Since 2000, the economy has grown by 4% annually, much faster than most Latin American countries or those belonging to the OECD. And if we take measures of well-being other than GDP, the results are even better. While Costa Rica sits 76th in the world GDP ranking, in terms of prosperity, it occupies 29th place in the ranking, being the second most prosperous country in all of South America, only surpassed by the Uruguay and being very close.
In addition, it has the third highest life expectancy on the Latin American continent, even above the United States. And if instead of taking data on well-being or economic prosperity, we take into account the well-being of the population, Costa Rica recently reached the first place of the Happy Planet Index for the third time in a row, this which makes it the country with the happiest inhabitants on earth.
Some stability issues
So far, the country’s situation looks rosy, and although Costa Rica has been recognized as one of the leading countries in the combination of economic growth and sustainability, it still presents issues that threaten its stability. Three main issues threaten Costa Rica’s well-being, many of which are common to other parts of the world: debt, violence and populism.
Over the past 10 years, Costa Rica’s public debt in terms of GDP has doubled and the country closed 2019 with a budget deficit of almost 7%. And while $ 1 in $ 3 of government spending is already being used to pay off debt, there isn’t much room to raise taxes. These, including taxes on electricity and fuels or on corporate profits, are already among the highest in the world.
And all of this is combined with already high unemployment rates, which are reaching the maximum as a result of the pandemic, which has only exacerbated the problem. As much of the economy relied on sustainable tourism, unemployment has dropped from 12% to 24% and the situation is increasingly volatile.
In order to finance the crisis, President Carlos Alvarado called for a tax hike that would allow him to negotiate a loan with the IMF, a proposal that led to the most massive wave of social mobilizations in decades. Since September 30, mobilisations have raged across the country and although Alvarado announced on October 4 that he would not follow up on the IMF’s initial proposal, the protests have not stopped.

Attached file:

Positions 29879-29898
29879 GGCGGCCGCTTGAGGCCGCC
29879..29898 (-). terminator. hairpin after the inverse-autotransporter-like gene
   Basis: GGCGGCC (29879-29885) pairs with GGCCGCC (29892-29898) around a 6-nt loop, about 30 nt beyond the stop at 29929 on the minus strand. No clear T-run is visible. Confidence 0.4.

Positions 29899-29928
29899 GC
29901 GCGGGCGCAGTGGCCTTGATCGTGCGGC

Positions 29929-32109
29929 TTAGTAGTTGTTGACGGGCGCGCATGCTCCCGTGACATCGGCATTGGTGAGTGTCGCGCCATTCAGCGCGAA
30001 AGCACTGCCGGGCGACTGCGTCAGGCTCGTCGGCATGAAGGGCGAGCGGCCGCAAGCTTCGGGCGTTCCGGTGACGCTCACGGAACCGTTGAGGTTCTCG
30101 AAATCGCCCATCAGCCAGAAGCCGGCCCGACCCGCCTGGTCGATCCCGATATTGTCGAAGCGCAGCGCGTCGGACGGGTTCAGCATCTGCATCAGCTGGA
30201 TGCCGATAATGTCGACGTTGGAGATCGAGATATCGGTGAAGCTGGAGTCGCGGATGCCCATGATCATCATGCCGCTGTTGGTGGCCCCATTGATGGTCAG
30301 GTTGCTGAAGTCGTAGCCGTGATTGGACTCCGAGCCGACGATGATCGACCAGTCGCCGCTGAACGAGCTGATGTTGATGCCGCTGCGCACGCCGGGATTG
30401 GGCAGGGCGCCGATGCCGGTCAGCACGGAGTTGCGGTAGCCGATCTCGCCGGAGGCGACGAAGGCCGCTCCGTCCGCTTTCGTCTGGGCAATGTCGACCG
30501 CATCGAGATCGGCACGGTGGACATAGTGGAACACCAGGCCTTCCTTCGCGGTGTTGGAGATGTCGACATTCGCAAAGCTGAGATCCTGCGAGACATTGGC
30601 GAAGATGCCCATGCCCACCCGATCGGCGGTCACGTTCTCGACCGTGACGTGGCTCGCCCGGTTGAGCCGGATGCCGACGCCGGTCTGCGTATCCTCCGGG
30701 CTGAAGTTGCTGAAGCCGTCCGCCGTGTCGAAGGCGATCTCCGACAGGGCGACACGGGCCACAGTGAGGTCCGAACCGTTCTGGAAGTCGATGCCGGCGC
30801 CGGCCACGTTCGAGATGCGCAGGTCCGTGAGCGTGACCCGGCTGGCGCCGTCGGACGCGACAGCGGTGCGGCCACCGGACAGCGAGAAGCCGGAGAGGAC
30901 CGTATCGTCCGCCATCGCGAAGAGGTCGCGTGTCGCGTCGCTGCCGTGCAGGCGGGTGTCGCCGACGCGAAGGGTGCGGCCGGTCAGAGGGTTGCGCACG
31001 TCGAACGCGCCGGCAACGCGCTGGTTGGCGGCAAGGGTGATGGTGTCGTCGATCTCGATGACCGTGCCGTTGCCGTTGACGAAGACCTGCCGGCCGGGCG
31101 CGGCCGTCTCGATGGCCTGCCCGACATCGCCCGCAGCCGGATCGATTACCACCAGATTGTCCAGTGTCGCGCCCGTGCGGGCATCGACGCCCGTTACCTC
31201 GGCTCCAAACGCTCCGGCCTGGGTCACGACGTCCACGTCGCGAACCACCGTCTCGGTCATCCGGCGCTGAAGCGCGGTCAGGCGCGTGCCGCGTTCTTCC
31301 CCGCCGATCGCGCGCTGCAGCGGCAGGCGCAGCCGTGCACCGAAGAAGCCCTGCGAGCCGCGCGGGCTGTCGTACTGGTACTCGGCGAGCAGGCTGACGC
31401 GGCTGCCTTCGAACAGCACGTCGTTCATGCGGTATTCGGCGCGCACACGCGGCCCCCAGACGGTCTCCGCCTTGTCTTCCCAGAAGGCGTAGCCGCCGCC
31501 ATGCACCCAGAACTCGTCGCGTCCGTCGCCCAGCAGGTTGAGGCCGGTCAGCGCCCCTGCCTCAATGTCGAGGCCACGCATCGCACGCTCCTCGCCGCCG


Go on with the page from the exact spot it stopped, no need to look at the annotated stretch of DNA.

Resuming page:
In addition, Costa Rica is suffering an unprecedented wave of violence. Being a historically peaceful country and without even having military structures, it has not been able to contain the Central American violence. The country is in one of the most violent regions in the world, ravaged by drug trafficking. And although the situation is not close to that of some neighboring countries like Nicaragua, Costa Rica continues to be at the center of one of the main drug routes in the world.
The third problem is a wave that is already hitting the world: populism. The first round of the last election was not won by current President Carlos Alvarado, but by Fabricio Alvarado, a well-known evangelical pastor with a populist discourse and a stance radically against many individual freedoms, such as equal marriage. In the second round, his percentage of the vote reached 30%, and while that was not enough to win the election, it serves as a warning about what could happen at the political level in the years to come.
Many challenges to overcome
In conclusion, it is undeniable that Costa Rica still has many challenges to overcome, but these, like economic development, do not appear to be directly linked to its strength as a sustainable country. Even with debt problems and being in one of the most conflicting regions on the planet, Costa Rica has managed to carve out a place for itself alongside the nations most advanced in environmental leadership to achieve clean nations. and respectful of the environment.
Now we can only see if measures against the consequences of the pandemic follow the green line of Costa Rica’s previous political plans. And with that, I leave it to you to decide if Costa Rica is an example of sustainable development and a model of the future for the rest of the nations or, on the contrary, if we must continue to seek a new path towards a more world. green and healthier.